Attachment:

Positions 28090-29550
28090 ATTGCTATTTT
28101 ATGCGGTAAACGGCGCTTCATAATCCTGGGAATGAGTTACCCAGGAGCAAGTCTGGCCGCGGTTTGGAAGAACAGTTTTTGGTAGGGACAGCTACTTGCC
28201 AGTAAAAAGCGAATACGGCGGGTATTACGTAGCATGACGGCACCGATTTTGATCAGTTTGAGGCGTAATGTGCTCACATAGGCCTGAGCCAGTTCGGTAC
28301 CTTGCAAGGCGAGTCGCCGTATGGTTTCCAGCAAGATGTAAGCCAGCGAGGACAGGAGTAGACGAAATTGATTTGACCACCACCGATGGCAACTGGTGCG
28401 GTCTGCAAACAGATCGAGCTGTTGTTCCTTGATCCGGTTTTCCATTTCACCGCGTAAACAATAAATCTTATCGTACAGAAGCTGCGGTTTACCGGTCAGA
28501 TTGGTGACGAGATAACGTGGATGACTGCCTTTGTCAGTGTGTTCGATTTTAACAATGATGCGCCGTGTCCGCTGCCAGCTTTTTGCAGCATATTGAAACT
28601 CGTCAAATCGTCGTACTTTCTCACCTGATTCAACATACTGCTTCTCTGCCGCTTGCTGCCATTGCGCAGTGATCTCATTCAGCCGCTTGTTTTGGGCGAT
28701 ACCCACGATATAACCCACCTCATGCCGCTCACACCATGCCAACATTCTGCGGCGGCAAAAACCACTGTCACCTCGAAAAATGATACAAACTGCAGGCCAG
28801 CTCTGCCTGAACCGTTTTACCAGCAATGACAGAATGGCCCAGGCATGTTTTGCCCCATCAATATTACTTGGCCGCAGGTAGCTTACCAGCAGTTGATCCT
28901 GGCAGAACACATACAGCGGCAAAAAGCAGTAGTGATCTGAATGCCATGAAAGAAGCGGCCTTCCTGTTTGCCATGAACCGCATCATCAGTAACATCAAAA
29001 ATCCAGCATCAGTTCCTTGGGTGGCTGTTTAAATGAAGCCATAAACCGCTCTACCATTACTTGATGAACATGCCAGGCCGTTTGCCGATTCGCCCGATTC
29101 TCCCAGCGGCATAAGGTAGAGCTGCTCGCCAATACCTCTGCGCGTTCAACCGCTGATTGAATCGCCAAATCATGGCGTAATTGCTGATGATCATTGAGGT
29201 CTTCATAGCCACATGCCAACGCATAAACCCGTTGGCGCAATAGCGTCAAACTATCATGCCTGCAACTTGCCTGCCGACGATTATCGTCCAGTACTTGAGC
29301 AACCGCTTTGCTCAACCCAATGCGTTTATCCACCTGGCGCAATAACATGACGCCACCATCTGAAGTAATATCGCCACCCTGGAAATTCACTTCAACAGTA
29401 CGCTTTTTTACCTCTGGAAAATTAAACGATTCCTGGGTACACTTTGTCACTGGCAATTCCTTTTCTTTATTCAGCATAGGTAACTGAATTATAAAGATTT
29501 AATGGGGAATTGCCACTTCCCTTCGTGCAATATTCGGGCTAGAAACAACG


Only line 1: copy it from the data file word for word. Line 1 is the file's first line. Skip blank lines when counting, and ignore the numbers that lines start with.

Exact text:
Positions 28090-29550